I really liked the sound of this book when I saw it on Janice Campbells's Excellence in Literature site and thought it would be good for me to work through myself as a devotional. So I am, but Benj is also now using it to read through the poems of George Herbert, which are unique & beautiful. Working it Out: Growing Spiritually with the Poetry of George Herbert by Joseph L. Womack.

There is a sample of the book here.
At the beginning of the book is a short section in which Janice Campbell gives suggestions on using the book in the writing process.

Linking to Weekly Wrap-up

Thursday 18 June 2015

Books for Beginning Readers: Nature & Science

Finding an interesting selection of books to bridge the gap from when a child first begins to read until they are able to read with sufficient fluency can be difficult, especially if that time period is prolonged. I'll be posting books that worked well for us at this stage, dividing them into different categories.  Most of them work well for around the ages of 4 to 8 years. I read these aloud (many times over) to my non-readers but my children loved to read them on their own when they first started reading for themselves. The 'Science I CAN READ' books are well-illustrated and interesting, narrative non-fiction and there is a wide range available secondhand. These are some we used & liked:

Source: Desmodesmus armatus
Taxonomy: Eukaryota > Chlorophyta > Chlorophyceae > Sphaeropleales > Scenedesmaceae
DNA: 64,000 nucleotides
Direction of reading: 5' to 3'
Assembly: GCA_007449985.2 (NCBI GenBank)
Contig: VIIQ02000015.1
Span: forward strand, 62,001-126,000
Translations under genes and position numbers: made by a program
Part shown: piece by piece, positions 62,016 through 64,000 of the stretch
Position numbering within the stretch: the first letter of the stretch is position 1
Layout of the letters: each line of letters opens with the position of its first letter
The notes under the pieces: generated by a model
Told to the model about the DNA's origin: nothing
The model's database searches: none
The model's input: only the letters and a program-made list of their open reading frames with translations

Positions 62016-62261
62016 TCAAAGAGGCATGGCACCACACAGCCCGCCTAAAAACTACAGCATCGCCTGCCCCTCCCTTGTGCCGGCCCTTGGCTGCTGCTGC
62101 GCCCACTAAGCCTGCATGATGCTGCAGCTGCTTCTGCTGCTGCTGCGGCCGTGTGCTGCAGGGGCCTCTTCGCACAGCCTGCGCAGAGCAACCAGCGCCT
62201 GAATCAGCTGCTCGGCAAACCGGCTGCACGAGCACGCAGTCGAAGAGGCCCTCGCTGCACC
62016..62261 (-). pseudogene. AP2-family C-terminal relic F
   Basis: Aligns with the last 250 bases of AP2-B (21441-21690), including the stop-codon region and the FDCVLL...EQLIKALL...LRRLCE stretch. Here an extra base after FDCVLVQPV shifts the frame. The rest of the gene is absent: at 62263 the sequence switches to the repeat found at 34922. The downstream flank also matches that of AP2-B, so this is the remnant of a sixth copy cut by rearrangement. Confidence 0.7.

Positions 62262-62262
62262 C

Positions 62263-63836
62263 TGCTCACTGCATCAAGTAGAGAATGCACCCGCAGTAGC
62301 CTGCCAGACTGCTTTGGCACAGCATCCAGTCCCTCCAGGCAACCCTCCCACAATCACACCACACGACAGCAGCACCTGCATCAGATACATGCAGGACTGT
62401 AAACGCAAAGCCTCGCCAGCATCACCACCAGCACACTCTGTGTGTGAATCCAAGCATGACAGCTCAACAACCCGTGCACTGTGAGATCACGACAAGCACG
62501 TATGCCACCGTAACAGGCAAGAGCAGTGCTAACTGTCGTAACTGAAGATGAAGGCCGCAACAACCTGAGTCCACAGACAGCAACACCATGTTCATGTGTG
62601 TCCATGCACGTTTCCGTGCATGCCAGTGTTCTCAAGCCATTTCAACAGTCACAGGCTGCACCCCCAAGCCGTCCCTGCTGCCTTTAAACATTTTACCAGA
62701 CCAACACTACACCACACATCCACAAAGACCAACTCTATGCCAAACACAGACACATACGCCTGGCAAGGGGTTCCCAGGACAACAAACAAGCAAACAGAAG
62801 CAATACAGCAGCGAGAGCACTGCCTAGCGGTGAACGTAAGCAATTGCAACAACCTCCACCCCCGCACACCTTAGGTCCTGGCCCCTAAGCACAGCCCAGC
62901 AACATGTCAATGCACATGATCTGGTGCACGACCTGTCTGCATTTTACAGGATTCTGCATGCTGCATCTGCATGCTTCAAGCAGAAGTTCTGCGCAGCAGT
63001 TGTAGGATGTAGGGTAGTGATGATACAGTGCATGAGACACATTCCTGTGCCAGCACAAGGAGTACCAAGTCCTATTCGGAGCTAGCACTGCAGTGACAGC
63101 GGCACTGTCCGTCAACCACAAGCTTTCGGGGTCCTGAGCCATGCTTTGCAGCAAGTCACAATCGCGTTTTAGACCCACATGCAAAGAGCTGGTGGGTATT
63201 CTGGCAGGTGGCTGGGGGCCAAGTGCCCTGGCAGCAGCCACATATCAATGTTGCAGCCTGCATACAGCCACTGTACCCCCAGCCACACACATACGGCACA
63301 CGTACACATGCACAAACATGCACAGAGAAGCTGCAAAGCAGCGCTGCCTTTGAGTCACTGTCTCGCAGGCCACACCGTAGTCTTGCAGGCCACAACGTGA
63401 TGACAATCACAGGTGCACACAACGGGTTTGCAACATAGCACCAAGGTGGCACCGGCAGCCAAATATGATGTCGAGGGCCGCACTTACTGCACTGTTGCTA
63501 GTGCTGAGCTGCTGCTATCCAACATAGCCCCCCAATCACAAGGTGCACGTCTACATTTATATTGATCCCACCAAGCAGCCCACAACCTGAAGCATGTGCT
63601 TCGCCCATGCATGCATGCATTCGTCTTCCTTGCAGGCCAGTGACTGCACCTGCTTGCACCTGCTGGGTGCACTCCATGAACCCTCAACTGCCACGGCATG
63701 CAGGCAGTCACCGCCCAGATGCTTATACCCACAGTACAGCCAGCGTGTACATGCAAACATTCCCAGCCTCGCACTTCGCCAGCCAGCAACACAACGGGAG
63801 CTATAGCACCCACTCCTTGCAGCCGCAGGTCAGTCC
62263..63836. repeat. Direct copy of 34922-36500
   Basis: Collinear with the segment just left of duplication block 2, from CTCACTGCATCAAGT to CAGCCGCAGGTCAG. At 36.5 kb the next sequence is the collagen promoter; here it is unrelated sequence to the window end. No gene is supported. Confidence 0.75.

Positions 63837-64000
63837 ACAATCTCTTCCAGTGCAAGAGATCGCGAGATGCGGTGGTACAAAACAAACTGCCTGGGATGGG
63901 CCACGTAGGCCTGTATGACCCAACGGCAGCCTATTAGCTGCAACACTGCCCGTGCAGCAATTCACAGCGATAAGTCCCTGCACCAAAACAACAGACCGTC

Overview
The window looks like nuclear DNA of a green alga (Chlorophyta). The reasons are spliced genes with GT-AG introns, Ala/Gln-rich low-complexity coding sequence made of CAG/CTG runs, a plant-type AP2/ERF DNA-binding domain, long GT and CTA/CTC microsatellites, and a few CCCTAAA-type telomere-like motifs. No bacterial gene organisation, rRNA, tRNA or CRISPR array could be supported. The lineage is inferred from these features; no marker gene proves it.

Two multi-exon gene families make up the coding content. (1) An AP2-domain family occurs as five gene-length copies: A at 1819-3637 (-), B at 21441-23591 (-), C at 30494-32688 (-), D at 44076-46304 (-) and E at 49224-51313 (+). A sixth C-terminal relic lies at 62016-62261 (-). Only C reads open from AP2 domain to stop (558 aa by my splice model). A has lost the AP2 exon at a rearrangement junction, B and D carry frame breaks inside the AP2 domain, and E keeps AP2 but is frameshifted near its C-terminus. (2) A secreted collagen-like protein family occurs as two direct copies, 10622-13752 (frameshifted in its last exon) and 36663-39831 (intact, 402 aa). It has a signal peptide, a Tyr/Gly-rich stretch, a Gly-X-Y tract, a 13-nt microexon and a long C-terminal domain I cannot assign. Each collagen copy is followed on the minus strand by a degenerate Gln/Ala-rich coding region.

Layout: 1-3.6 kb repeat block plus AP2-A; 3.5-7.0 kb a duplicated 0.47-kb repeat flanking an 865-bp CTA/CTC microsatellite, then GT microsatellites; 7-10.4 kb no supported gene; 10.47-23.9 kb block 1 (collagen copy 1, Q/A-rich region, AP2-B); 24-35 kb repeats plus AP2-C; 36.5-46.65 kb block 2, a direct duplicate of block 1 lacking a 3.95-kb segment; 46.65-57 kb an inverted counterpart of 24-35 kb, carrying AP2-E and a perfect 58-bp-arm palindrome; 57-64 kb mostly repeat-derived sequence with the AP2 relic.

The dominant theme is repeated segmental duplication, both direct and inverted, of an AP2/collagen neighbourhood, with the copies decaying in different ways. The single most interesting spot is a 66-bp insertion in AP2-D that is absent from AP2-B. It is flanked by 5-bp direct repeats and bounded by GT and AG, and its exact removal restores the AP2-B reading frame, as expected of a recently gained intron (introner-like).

Elephant Seal Island by Evelyn Shaw

A Nest of Wood Ducks by Evelyn Shaw

Red Tag Comes Back by Fred Phleger

Ants Are Fun by Mildred Myrick

Caterpillar Green by Marla Martin

This book is published by Rod & Staff Publishers and is unusual in that it is a chapter book of 139 pages of good sized print with words broken down into syllables. The story is about a classroom of children who follow the journey of a green caterpillar as it becomes a beautiful butterfly. The story is told in both prose and poetry and is helpful in developing reading fluency with words of multiple syllables in the context of an interesting aspect of the natural world.